Customs and Traditions of Sweden

Customs and Traditions of Sweden


According to Countryaah, Sweden is a country of Christian denominations. Most of the population is Lutheran and Protestant. There are no restrictions on other religions.

Sweden has a Lutheran business ethic. As a rule, local residents are punctual, hardworking and responsible. A tourist who is in the company of Swedes will be bored, as it is not customary here to tell strangers about yourself. Local residents are closed, it is difficult to talk to them.

Tourist behavior rules

While in Sweden for tourism purposes or on a business trip, you should follow the generally recognized rules:

  • Business meeting. If you plan to discuss working issues with the Swede, you should arrange a meeting in advance. Locals do not tolerate fuss. They make plans in advance, plan business trips a few days in advance, find out the list of those invited to receptions. Being late for a meeting more than 3-5 minutes is unacceptable.
  • Communication. The Swedes value the knowledge and experience of a business partner. You will be treated more seriously if you demonstrate multilingual proficiency (English and German).
  • Rules of the road. Drunk driving is prohibited. While driving, you can only use the dipped headlights, this rule does not depend on the time of day. All vehicle passengers must wear seat belts. This even applies to those sitting in the back seat (if possible).
  • smoking. Smoking in public places and transport is strictly prohibited. You can do this in restaurants, offices, shops, as well as in places specially designed for this purpose.
  • Business conversation. Friendship plays a significant role in Sweden. You can continue the discussion of work matters at dinner or in the theater.
  • Away behavior. It is impolite to come to visit without an invitation. During dinner, it is not customary to drink until the owner of the table says a toast.
  • Keeping order. When walking down the street, try not to throw garbage on the road. If you violate cleanliness, you face a significant fine.
  • Fishing. Fishing is not possible everywhere. Lakes Vättern, Venern, Elmaren and Mälaren are open for fishing. To visit other bodies of water, you must obtain a special permit from the sports shop or the local information office.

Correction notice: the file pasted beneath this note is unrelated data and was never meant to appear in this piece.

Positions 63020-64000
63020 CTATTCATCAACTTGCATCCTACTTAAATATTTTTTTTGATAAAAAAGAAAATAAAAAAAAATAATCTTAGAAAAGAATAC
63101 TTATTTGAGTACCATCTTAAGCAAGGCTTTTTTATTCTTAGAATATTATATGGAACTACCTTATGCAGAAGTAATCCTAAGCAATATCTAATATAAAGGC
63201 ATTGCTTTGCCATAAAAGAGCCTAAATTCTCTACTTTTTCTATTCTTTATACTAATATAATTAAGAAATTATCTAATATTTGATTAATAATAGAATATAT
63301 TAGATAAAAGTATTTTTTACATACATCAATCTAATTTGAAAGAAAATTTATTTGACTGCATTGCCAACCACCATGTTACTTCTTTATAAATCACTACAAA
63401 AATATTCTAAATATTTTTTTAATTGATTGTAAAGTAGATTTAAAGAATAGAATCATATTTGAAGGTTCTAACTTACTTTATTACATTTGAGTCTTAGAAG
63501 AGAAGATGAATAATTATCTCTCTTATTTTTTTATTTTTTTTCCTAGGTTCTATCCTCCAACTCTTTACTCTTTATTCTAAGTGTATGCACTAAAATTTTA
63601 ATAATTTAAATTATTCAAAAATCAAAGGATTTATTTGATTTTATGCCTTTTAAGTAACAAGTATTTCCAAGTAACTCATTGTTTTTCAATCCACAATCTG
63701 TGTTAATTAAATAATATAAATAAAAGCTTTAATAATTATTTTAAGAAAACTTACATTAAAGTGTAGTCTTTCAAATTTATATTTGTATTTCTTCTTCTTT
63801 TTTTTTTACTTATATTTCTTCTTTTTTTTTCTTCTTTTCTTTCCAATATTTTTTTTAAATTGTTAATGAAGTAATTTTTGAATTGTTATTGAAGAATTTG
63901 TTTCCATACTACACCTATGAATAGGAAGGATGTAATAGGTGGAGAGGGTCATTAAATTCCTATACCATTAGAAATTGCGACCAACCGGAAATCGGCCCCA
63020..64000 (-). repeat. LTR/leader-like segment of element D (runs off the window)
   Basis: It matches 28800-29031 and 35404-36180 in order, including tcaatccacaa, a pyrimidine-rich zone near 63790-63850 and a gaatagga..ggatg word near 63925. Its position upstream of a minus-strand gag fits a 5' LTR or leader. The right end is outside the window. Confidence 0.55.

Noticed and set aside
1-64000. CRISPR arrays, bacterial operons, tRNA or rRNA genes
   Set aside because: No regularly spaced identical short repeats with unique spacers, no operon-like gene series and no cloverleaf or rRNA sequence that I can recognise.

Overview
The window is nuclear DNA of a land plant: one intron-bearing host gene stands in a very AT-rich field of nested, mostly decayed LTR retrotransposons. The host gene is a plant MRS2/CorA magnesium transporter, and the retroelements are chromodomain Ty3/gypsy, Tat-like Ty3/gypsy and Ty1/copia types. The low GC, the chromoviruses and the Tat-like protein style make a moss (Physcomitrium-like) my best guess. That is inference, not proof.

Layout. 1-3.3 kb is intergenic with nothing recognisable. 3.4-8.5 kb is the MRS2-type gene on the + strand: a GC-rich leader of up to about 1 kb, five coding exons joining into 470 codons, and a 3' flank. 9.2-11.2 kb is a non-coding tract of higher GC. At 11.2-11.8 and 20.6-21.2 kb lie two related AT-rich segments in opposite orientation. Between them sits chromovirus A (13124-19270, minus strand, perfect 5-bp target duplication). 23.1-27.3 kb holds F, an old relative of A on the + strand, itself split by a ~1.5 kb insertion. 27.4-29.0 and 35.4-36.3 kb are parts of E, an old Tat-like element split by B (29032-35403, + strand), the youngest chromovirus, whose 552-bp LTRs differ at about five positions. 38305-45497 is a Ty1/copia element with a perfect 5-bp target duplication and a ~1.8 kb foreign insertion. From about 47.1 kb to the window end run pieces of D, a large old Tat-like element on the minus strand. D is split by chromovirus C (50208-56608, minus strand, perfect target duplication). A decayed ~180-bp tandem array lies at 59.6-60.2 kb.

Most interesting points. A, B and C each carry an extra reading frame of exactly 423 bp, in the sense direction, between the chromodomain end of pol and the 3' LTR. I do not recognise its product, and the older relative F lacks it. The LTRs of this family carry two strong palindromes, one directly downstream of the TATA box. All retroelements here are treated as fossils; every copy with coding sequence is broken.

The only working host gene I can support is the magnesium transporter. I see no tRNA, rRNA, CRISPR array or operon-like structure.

• Recreation in nature. When going out into nature, remember that you can’t cross the territory of reserves without permission, break branches or cut down trees, drive a car into a forest where there is no road, make a fire, and also enter privately owned land.
  • Mobile phones. The use of mobile phones is prohibited in theaters, museums, as well as in places with signs depicting a crossed out phone.
  • Sweden has strict controls on liquor. You can buy them only in specialized stores “Systembolaget” from Monday to Thursday. Bringing alcohol to cafes or restaurants is strictly prohibited, as well as drinking them on the street and in other public places.
  • In Sweden, most of the toilets are paid. The average cost of using the cabins is 5 kroons. In cafes and restaurants, they can be used for free. You should notify the maintenance staff in advance, as the door to the toilet may be closed.


Official holidays and non-working days:

  • January 1 – New Year is celebrated;
  • January 5 – Epiphany;
  • End of March – Easter;
  • May 1 – Labor Day;
  • The beginning of May is Ascension Day;
  • Mid-May – Spirits day and Trinity;
  • June 6 – Sweden’s Independence Day is celebrated ;
  • End of June – Midsummer Day;
  • November, first week – All Saints’ Day;
  • December 24 – Christmas Eve is celebrated;
  • December 25-25 – Christmas.

In addition to official holidays, Sweden also regularly hosts numerous fairs, exhibitions and film festivals, many of which are very interesting for tourists. Check agooddir for recent history of Sweden.

Customs and Traditions of Sweden

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